This is the foundation of Chrysalis. To be reborn, you have to leave the past behind, the circumstances and things that have lead you to your current state, created the present you. The type of you, that you aren’t necessarily happy with. Of course, it’s not a requirement for being a Chrysalid, you can also be happy with what you got already.

Change can be painful and it’ll require effort. The more shattered you are, the more pieces you have to gather and patch them together. If you carry all the impairments with you, you have to also carry all the consequences of these impairments. The wings of the butterfly wouldn’t be strong enough to carry the body of the caterpillar. In the same manner, a person cannot carry all their impairments with them through their own transformation. You simply won’t be strong enough to carry all your impairments with you. They’ll only hinder your journey.

Because an integral part of Chrysalis is having to learn how to discard it is an important and magnificent process, even in all its beautiful hollowness, oppressiveness and weariness. It is the opposite of hiding under covers in a fetal position, waiting for someone to come along and fix all the things for you. It is a series of tough, ironclad decisions. Changes in the way you discuss things in your head, what words you use, what significance you assign to them. Chrysalis can be a total dissection of your identity, the slaughter of your own character, changing your name, along with everything else. Radical change requires radical actions. There can be no rebirth without death.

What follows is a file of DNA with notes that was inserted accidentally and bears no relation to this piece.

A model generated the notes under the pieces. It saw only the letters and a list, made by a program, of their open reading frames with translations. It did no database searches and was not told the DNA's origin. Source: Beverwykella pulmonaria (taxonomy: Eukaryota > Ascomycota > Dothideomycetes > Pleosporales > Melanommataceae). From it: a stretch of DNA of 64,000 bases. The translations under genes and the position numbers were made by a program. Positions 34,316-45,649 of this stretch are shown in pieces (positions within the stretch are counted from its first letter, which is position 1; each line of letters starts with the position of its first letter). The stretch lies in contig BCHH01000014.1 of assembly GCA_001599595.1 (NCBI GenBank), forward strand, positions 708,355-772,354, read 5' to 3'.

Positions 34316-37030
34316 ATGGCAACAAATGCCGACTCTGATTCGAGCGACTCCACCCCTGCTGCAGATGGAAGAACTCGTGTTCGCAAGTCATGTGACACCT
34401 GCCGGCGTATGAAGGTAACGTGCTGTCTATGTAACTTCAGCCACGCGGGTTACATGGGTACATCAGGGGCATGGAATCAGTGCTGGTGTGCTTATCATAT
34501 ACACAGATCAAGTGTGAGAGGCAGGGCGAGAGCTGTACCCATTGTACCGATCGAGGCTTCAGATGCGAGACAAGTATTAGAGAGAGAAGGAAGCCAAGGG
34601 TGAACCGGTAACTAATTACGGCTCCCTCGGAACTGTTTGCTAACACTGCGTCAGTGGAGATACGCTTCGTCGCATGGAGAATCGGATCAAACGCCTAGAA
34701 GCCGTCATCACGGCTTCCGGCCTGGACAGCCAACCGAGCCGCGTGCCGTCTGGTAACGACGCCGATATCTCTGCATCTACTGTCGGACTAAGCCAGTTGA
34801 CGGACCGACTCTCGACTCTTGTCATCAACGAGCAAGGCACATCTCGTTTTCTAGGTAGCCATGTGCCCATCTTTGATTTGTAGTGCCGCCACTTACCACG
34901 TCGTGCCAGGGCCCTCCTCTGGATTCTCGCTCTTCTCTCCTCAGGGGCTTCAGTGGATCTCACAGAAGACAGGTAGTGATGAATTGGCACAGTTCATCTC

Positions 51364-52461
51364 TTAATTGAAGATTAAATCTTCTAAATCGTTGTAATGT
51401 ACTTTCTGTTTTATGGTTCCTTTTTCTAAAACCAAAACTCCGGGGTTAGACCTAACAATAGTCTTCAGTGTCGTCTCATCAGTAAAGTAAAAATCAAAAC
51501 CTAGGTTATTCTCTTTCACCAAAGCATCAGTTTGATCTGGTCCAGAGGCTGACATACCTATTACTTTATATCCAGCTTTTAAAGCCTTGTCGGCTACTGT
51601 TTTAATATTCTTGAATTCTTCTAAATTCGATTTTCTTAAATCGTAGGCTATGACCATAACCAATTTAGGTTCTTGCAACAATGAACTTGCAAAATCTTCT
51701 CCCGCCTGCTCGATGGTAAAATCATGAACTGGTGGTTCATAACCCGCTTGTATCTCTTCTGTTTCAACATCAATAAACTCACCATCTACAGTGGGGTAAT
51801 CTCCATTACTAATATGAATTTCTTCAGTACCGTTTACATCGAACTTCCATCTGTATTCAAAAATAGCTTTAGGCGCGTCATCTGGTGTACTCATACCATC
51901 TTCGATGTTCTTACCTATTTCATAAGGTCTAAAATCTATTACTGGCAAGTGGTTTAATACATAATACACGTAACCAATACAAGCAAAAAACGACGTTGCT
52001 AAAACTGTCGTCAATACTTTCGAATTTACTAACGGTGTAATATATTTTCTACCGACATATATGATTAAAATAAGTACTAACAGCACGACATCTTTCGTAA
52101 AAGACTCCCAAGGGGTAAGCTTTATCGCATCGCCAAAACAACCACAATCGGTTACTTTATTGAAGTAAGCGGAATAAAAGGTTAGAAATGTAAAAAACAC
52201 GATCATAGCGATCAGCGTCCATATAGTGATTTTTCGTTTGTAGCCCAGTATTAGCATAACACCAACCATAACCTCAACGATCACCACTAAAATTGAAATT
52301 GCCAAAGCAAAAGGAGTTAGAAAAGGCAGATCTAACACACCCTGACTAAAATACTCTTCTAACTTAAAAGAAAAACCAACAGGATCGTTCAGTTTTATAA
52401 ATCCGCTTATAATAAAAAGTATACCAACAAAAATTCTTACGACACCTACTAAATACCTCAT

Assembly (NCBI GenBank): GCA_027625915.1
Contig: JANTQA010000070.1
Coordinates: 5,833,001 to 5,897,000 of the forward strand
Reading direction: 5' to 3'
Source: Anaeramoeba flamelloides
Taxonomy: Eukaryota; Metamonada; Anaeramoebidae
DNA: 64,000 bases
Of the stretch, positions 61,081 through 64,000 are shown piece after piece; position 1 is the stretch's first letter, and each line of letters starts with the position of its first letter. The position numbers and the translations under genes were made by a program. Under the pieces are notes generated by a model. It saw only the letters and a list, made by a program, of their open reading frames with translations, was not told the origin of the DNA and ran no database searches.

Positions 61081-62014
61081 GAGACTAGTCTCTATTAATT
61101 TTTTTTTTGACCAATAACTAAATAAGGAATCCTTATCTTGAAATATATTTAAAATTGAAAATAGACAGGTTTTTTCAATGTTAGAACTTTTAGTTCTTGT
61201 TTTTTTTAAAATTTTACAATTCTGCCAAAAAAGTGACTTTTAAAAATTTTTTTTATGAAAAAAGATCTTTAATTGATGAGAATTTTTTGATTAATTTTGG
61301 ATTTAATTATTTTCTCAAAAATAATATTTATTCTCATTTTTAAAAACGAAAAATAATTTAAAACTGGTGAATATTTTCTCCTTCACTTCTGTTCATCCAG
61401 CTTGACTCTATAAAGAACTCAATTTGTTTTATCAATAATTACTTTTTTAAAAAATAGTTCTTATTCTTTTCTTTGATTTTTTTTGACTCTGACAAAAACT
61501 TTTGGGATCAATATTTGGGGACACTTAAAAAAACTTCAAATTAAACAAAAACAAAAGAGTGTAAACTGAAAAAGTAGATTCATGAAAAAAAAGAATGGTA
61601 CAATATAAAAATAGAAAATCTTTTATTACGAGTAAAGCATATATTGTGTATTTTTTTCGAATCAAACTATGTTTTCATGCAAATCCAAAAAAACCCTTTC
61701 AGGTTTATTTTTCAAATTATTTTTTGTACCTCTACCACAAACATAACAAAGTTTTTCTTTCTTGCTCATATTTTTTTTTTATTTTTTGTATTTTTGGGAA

I have gone through multiple bigger moments of chrysalis in my life. The most significant of those was a process that took years. A process, during which, I left my relationship, my hobbies, my hometown, changed my appearance and changed careers. When listed like this, these things can sound very mundane and easy things to alter, trust me they were everything but that. For example, I did not only leave a monogamous relationship, I entirely questioned my role in a romantic and sexual light. I shrugged off the expectations and taboos and began to live a life that would satisfy my sexual needs and fully match my drive.